It’s a powerful and potent anti-inflammatory agent that helps reduce inflammation in the body.
Inflammation is at the heart of autoimmune disease so anything that reduces inflammation may help reduce the attack of thyroid antibodies on your thyroid gland.
There have been some studies that show that pine bark extract works by inhibiting something known as NF-KB which is a trigger of immune flare-ups in the body.
By downregulating this factor it helps to bring balance to your immune system.
Pine bark extract works well for pretty much any inflammatory condition and many autoimmune conditions but it seems to work particularly well for Hashimoto’s thyroiditis.
I’ve recommended and used it in many patients with great success and have even seen it have antibody-lowering effects.
If you want to use pycnogenol you will want to use between 100mg to 200mg per day (a high dose) for at least 3-6 months.
Make sure you use a high-quality brand like this one.
#3. Vitamin D3 (NOT D2).
Another over-the-counter supplement you should consider using if you have Hashimoto’s is Vitamin D3.
Vitamin D3 is probably closer to a hormone as opposed to a vitamin but regardless of what you call it, it has the potential to help.
We also know that people with Vitamin D deficiency tend to have higher rates of depression, fatigue, and even an increased risk of certain cancers.
To make matters worse it’s not like vitamin D deficiency is rare.
On the contrary, there are billions of people in the world who suffer from Vitamin D deficiency.
In my own experience in testing hundreds and hundreds of people I rarely ever see a “normal” vitamin D level unless someone is already supplementing with D3.
Ideally, you should test your Vitamin D level tested prior to supplementing.
It’s really easy to get tested and you can just ask your doctor to check your vitamin D level during your next set of routine labs.
If you are low (or even low-normal) and you have Hashimoto’s then you will want to supplement.
Using 1,000 to 2,000 IU per day should help bring your level up but you will also want to try and increase your vitamin D naturally with sunlight as well.
So make sure you do both of these things.
Use a high-potency micellized Vitamin D supplement such as this one for absorption.
#4. CBD oil & CBD supplements.
A newcomer to the scene of Hashimoto’s treatment is CBD oil.
CBD oil is relatively new and is now available in MOST states in the US.
I can’t speak for other countries because I am not aware of their laws but you can purchase CBD oil over the counter in most states in the US.
CBD stands for cannabidiol and is not the same thing as THC (another cannabinoid found in marijuana).
CBD can be isolated and concentrated in oil/capsules which provide certain benefits via its effects on the endocannabinoid system in your body.
You don’t need to know all of that but what you should be aware of is that it can help to reduce inflammation and balance your immune system.
And this is why it is effective at treating and managing Hashimoto’s.
I’ve been very impressed with the results of using CBD and I compare it in quality and effectiveness to prescription medications (provided you can find a high-quality product).
CBD can be combined with the other therapies listed here and it can also be used in conjunction with thyroid medication.
This makes CBD oil a great addition to any regimen aimed at treating Hashimoto’s thyroiditis.
Lastly, we have something referred to as DHEA.
DHEA is actually a hormone (an androgen) created predominately by your adrenal glands.
DHEA has some very unique abilities on its own but it’s also a precursor hormone to testosterone and estrogen in the cholesterol-hormone metabolism pathway.
DHEA stands for Dehydroepiandrosterone which is why I usually refer to it as DHEA!
As I mentioned previously, DHEA is an androgen which means it stimulates androgen receptors (the same receptors that testosterone triggers) in the body.
We know that people with low testosterone levels have a higher risk of developing an autoimmune disease compared to those with normal testosterone levels.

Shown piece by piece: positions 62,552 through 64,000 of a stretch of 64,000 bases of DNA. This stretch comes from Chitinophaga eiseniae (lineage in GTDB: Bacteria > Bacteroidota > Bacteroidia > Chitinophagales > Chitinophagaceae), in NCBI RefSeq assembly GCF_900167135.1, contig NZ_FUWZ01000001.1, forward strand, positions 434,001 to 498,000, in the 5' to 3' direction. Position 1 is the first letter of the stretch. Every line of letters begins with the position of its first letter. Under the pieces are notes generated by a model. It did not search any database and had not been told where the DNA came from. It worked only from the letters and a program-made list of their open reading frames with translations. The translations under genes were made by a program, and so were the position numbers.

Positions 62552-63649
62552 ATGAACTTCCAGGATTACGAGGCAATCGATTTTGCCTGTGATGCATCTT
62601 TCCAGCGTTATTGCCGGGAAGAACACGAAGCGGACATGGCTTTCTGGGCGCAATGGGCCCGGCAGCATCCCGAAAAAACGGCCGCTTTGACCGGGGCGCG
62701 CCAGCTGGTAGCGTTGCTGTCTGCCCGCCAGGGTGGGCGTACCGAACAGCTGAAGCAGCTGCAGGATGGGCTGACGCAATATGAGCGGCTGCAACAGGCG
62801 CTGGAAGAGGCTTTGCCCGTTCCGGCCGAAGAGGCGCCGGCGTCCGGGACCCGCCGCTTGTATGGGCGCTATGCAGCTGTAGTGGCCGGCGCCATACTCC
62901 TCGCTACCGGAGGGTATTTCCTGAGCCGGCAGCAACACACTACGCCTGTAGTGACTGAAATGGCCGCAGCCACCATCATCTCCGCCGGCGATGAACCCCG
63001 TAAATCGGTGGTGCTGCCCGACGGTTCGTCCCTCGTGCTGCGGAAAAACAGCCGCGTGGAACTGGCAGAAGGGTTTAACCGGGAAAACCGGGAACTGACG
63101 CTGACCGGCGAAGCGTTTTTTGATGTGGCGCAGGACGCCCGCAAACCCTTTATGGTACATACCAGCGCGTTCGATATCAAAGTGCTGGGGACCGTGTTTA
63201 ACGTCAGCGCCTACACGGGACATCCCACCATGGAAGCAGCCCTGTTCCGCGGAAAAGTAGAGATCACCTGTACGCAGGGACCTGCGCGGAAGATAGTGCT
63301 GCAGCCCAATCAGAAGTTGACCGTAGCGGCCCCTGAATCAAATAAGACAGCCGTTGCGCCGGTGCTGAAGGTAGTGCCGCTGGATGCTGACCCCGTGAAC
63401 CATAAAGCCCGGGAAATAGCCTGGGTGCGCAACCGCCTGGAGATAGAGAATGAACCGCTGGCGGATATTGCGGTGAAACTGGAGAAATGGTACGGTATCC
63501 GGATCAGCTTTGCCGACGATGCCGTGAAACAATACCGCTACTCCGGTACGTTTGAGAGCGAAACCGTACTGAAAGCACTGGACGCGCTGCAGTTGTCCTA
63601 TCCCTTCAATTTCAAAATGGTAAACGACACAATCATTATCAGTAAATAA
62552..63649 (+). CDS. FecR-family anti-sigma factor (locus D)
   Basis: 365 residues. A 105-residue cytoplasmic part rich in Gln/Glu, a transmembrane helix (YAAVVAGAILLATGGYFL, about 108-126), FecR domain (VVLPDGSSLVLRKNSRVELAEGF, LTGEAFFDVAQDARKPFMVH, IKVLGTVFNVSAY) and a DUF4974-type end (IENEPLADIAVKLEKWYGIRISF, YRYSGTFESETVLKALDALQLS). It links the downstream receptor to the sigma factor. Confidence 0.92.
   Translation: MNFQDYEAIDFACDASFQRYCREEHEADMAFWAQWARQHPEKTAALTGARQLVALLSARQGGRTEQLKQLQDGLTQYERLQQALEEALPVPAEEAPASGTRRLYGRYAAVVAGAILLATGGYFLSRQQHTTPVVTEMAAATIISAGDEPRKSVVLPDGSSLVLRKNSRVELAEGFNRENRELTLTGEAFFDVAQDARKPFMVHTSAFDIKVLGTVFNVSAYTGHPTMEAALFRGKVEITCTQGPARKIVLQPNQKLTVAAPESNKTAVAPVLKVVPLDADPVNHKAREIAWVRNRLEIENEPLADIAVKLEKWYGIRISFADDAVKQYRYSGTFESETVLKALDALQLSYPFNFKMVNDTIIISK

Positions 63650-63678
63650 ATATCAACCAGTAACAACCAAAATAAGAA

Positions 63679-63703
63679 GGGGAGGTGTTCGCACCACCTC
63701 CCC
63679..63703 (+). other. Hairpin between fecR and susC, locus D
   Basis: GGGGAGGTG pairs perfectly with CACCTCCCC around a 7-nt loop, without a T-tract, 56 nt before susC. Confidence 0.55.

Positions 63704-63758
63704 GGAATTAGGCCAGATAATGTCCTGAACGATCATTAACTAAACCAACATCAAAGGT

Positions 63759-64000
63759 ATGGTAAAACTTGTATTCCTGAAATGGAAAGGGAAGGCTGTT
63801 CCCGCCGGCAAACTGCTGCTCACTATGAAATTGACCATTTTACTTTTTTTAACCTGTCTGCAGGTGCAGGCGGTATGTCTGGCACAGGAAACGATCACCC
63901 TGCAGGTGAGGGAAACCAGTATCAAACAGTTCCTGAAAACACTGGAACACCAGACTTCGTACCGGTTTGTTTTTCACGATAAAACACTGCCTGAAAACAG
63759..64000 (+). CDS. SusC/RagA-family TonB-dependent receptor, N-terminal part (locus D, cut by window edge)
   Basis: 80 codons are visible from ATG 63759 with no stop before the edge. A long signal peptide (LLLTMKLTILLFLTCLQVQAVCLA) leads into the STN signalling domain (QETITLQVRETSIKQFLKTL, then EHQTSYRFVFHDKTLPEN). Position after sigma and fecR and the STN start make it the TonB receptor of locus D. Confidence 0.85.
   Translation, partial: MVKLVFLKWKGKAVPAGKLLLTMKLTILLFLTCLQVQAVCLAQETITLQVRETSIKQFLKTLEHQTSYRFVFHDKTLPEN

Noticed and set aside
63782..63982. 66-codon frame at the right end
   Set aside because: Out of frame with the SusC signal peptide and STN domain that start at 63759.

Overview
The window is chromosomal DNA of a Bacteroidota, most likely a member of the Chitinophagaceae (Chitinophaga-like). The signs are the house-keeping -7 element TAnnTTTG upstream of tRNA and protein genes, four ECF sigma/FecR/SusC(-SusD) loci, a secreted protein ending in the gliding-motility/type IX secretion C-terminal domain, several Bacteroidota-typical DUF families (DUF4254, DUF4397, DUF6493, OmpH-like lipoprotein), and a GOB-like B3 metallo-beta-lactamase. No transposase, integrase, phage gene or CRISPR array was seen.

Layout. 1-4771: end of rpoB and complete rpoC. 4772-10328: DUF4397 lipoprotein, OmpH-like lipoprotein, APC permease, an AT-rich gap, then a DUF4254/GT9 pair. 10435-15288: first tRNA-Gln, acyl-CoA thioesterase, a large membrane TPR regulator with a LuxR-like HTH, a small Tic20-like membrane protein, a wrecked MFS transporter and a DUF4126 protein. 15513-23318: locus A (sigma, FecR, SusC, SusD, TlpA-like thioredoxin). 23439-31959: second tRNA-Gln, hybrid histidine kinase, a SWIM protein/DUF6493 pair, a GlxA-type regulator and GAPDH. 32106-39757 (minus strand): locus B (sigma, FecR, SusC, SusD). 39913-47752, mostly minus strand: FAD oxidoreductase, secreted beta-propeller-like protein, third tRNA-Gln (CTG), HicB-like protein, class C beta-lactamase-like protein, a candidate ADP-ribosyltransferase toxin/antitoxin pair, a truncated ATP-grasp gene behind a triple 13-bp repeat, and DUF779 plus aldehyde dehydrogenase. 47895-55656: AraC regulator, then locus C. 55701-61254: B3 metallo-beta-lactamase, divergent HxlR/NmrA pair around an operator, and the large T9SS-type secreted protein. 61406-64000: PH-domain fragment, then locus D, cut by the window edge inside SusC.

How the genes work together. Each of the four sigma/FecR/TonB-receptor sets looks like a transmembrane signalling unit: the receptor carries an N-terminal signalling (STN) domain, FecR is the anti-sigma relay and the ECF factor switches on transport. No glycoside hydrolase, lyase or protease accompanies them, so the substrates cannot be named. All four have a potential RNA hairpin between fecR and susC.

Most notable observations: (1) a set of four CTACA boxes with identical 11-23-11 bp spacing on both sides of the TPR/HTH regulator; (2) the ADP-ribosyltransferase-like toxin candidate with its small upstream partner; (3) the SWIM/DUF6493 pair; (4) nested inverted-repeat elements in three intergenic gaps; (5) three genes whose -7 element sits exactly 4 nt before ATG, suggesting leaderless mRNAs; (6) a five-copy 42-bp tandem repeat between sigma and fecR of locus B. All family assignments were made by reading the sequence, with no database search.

This is why women get more autoimmune diseases compared to men (They have lower testosterone levels)!
DHEA is also considered a “youthful” hormone meaning that it is thought to be responsible for helping you maintain a youthful appearance (both physically and physiologically).
So why would you want to use DHEA?
Well, first off, you wouldn’t want to use DHEA unless you are sure that you have low DHEA levels.
And you can check your blood levels for serum DHEA-S.
If you find that you are low AND if you have Hashimoto’s THEN you may want to consider supplementing with this hormone.
Note: be sure to also check testosterone (you don’t want to use DHEA if your testosterone is high).
DHEA, much like testosterone, may help balance the immune system and reduce thyroid gland damage.
It’s not a universal cure but it can and does help certain individuals who have low levels of androgens in their bodies.
DHEA also helps to improve metabolism and youthful levels of DHEA are probably one of the reasons why younger people don’t have issues with weight (like older people).
Using DHEA may not only help your Hashimoto’s and thyroid but may also help with your weight!
You need to be careful using DHEA, though, because it can be converted into either estrogen or testosterone (5).
This is why you really don’t want to use it if your testosterone or DHEA levels are already high.
This problem can be avoided if you use a low dose of DHEA (don’t overdose on DHEA!).
I recommend using between 5 and 10 mg per day at most.
You can use a supplement such as this one.
Start with 1 capsule per day (5mg) and increase to two if necessary.
Your Next Steps:
Okay, after reading this, what sort of things should you be doing?
My recommendation is that you start with at least ONE of these therapies listed above.
And that first step should always be diet (if you haven’t already).
If you’ve managed your diet then your next steps should be the easy-to-get over-the-counter supplements.
Don’t be afraid to use more than one of these therapies all at once.
And, before you ask, yes they can be used with your thyroid medication (just don’t take them at the same time as your medication).
If possible, it would be a good idea for you to check your thyroid antibodies BEFORE you start these therapies.
Because then you can check your antibodies after a few months to see what kind of improvement you were able to get with these therapies.
These are only a fraction of the total available therapies to treat Hashimoto’s.
But now I want to hear from you:
Are you currently suffering from Hashimoto’s thyroiditis?
Have you tried ANY of these therapies in the past?
Did they work for you? If so, leave your experience below!
If not, tell me which one you will be trying next!
Keep the conversation going and leave your questions or comments below!